Ghosts and Goblins
With Halloween only a few weeks away, I thought I would give you an early trick or treat fright to get you in the mood for October golf. I have never been one to believe in ghosts, but there is something about a dark night in a cemetery or a haunted house that many people seem to enjoy. From now through Halloween, there will be a buffet of ghost stories on TV, not counting the usual scary shows on the SCI FI channel that run daily year round, but I want to tell you four ghost stories of golfing legend.
Golf Ghost Story 1
Strange sightings have been reported on the Galloping Hill Golf Course located in Kenilworth, New Jersey, especially at night. Several people claim they have seen a headless horseman ride across the course in full battle gear, brandishing his sword.
It is believed that this “ghost” might be a Hessian soldier who fought and died during a battle of the Revolutionary War. Ghost Hunter Dennis Hauk believes he may be the inspiration for the headless horseman in Washington Irving’s tale, “The Legend of Sleepy Hollow.”
Golf Ghost Story 2
It is said that if you see a (Bodach-Glas) or “dark grey man” either standing near the Old Swilcan Bridge on the 18th fairway, or riding a horse on the Old Course at St. Andrews, it will foretell your impending death.
In 1861, a few days before Halloween, the Earl of Eglinton suddenly stopped in the middle of his round at St. Andrews and proclaimed to his playing partners that he had seen the “grey man” no less than three times, riding across three separate fairways. “I can play no longer; there is the Bodach-Glas.
I have seen it for the third time; something fearful is going to befall me,” he exclaimed. Later that night, while attending a dinner party, he suddenly dropped dead in the presence of friends. Did he become the new “grey man”?
Golf Ghost Story 3
At Fort Leavenworth in Kansas, it seems that ghosts are a part of the natural landscape. At Trails West Golf Course on the grounds, there have been reports of sightings of the ghost of Catherine Sutter, who was traveling west in the 1880s when her children and husband disappeared. Sutter later died, and legend has it that she still wanders the grounds, looking for her lost family.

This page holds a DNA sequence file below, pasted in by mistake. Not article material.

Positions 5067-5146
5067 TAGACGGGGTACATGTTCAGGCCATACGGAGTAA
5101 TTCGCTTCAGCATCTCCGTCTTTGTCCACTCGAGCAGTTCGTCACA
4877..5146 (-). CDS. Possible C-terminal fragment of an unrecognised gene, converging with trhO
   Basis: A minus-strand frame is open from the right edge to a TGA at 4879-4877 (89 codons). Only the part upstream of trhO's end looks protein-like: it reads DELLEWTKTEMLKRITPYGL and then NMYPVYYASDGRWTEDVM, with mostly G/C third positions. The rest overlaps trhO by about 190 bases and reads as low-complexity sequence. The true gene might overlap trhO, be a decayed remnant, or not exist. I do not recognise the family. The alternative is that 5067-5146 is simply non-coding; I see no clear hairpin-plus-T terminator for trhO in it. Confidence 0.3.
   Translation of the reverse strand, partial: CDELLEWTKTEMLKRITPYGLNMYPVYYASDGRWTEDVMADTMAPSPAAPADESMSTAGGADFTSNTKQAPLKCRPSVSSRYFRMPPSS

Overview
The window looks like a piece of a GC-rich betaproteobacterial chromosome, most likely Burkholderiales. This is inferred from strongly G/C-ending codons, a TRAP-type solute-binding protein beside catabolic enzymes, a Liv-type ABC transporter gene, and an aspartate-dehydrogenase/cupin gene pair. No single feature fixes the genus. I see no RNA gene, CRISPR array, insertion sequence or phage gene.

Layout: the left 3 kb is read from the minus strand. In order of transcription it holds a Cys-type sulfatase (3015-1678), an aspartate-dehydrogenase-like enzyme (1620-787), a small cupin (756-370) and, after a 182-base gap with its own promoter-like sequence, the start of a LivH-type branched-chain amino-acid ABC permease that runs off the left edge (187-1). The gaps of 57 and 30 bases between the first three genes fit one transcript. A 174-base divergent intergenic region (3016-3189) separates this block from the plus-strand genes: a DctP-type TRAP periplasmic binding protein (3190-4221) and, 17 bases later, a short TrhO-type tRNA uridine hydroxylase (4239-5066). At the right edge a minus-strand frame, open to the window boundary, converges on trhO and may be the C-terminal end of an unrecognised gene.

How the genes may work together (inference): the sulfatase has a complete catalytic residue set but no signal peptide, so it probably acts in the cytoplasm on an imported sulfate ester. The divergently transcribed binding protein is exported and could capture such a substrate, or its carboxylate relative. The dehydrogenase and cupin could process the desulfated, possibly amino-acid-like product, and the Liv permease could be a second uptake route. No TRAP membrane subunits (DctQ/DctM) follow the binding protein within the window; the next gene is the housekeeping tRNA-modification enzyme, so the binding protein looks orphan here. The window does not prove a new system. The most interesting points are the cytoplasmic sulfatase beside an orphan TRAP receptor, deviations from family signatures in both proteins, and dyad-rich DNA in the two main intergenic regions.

Golf Ghost Story 4
Baltusrol Golf Club in Springfield, N.J., site of the 2016 PGA Championship, is said to be haunted by the ghost of a murdered man who is, effectively, the namesake of the club. According to Golfnews.net, “Baltus Roll farmed the land on which the club now sits, in the shadow of the Baltusrol (First) mountain, which is really just a big hill. His family had immigrated to the United States and had maintained the farm with oxen over the years, leading some in the area to believe the Roll family was wealthy.
Convinced of this, two men, identified as Peter B. Davis and Lycidias Baldwin, went to Roll’s home on the Baltusrol Mountain on Feb. 22, 1831, to try to get him to share the location of his fortune. Roll, 62 at the time, was tied up by the criminals and beaten after refusing to cooperate. His wife escaped, but when she returned with help, the men had left and Roll was dead in an icy pool of water.”
According to legend, many golfers have seen his ghost walking the grounds and fairways of his old farm, seeking justice and trying to find his family.
Ghost Story 5
Meet the “White Witch of Rose Hall,” a ghost located on the course at The Ritz-Carlton White Witch Golf Course, Montego Bay, Jamaica. Annie Palmer practiced voodoo on the 6,000 acre estate in the early 1800s and was killed by her slaves during a rebellion in 1830. She was found murdered in her bed and to this day haunts the bedroom, stairway and grounds of the Great House known as Rose Hall (if you stay in that room on a golf getaway, don’t forget to ask for a GHOST discount).
19th Hole Season Ends:
This is my last column for the 2016 season and it seems like only yesterday, I started writing for the Beach Paper in May of 2012. Where did the years go?
I would like to thank Jen Ellingsworth, my editor, for artistic freedom in selecting my weekly topics which I hope interest you the reader. I would also like to thank Dennis Forney, owner, for the continuing opportunity to write for the Beach Paper, copy editor Bob Yesbek (the Rehoboth Foodie) and all the layout staff for their artistic skills.
If you missed a week of The 19th hole, this season, search the archives here at www.BeachPaper.com. Also please visit my fine art web page, www.genebleilephotography.com, where over 9,800 visitors have enjoyed my images, since 2011.